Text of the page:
The Breach Letter
Florida mortgage contracts usually have a clause that lenders follow called a breach letter. They are required to send out this letter before officially beginning the foreclosure proceedings. The letter will inform the homeowner of default, as well as any action need to resolve the default, and then a due date for this resolution. The last part of the letter explains what happens if the default is not resolved by the due date, which is usually debt acceleration and property sale. The due date is usually about 30 days from the day the letter is received by the homeowner. If that grace period expires and the homeowner does not resolve the default, then the servicer usually refers the file to their attorney to start the foreclosure process.
Once the homeowner receives the breach letter and knows that they will not be able to resolve the default in the stated time period, they should contact a foreclosure attorney to ascertain the next steps. Sometimes homeowners do not receive this letter and attempt to use it as evidence against the lender. Unfortunately, the contract does not stipulate that the letter be received by the homeowner, only that it is sent. If the lender can prove that they sent the letter and that it complied with the mortgage clause in question, then most Florida courts will accept that evidence to start a foreclosure.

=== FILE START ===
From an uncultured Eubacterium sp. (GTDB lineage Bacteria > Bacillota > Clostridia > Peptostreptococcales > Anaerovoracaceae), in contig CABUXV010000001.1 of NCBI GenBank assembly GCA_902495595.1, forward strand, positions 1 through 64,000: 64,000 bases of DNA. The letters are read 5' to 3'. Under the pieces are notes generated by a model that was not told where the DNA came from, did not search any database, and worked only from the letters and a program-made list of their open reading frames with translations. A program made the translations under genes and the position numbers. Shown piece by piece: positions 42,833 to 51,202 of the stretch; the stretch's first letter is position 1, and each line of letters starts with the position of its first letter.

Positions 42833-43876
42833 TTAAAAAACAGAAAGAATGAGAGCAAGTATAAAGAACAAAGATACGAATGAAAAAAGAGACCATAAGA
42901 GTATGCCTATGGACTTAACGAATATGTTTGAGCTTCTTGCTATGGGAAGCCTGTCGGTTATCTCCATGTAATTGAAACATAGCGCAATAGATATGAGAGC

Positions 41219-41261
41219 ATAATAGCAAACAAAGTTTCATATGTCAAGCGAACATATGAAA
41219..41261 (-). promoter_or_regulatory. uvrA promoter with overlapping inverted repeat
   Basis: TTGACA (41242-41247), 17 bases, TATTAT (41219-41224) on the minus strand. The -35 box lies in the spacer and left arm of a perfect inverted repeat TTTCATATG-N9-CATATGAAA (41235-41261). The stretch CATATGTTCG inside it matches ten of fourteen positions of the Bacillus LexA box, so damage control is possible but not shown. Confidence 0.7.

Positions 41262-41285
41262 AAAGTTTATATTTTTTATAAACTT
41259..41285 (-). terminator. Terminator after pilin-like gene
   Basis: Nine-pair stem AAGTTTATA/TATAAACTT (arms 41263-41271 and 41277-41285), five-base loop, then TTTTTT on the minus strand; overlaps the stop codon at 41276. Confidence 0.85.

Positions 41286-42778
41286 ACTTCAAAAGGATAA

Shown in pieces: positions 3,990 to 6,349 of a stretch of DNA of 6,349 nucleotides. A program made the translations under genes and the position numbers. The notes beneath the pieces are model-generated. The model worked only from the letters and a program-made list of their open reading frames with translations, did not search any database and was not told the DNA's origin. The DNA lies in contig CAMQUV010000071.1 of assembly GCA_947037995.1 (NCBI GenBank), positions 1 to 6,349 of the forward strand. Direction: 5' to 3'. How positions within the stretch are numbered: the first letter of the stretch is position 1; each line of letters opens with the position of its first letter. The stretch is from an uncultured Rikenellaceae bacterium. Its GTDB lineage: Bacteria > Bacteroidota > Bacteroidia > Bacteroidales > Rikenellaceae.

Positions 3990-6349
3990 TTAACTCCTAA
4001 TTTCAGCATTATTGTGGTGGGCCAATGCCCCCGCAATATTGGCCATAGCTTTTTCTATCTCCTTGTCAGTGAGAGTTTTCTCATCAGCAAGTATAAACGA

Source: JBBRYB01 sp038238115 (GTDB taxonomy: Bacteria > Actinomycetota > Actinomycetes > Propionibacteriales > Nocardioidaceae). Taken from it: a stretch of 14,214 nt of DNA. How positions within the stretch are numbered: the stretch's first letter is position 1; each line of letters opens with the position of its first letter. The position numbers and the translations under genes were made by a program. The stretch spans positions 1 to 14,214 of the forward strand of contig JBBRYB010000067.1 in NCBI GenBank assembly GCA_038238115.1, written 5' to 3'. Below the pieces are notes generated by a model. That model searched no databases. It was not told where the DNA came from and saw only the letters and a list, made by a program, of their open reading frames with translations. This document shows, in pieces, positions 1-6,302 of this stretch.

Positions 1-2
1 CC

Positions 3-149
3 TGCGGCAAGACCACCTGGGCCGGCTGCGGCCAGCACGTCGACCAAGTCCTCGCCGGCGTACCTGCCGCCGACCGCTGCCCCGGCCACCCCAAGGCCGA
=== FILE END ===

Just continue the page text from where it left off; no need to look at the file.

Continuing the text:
Florida Foreclosure Process
Florida is considered a judicial foreclosure state, which means that the lender has to file a lawsuit in order to foreclose on a home. They start by filing a complaint in court, which is then served to the homeowner. Along with the notice is a summons giving the homeowner 20 days to return an answer. If the homeowner does not answer in that time, then the court can deliver a default judgement in favor of the lender. The lender might also file suits against junior lien holders, co-borrowers, or others with interest in the property. If the homeowner does deliver an answer, then the lender can choose to either go to trial or file affidavits supporting its evidence and position and refute anything the homeowner may have offered in defense. They can also file a motion for a summary judgement, which is when the court rules in favor of the lender if there is no evidence to dispute the important facts. Most often, lenders do file a motion for summary judgement. One reason for this is that it usually ends a case quickly without having to go to trial. Another reason is that such judgments are usually granted because the homeowner generally has no defense or evidence to present in a trial. Unless the homeowner has some strong evidence to excuse not paying their mortgage, the lender will win the motion and the final judgment will go against the homeowner. If the court does deny the lender’s motion for some reason, then the case will go to trial. If the homeowner loses the trial, then the final judgment of foreclosure will be rendered.
The Discovery Period
Before filing the motion for a summary judgment, the lender’s attorney and the homeowner’s foreclosure defense attorney, if they have one, may engage in a discovery period. This is where both sides put out requests for documents, responses, admissions and depositions among other items. For the lender, they want to make sure that the important facts in their case are not disputable. For the foreclosure defense attorney, they want to find out if there’s anything the lender has done that would give the homeowner a case if it can be brought to trial. In general, the discovery deposition is not common in foreclosure processes in Florida.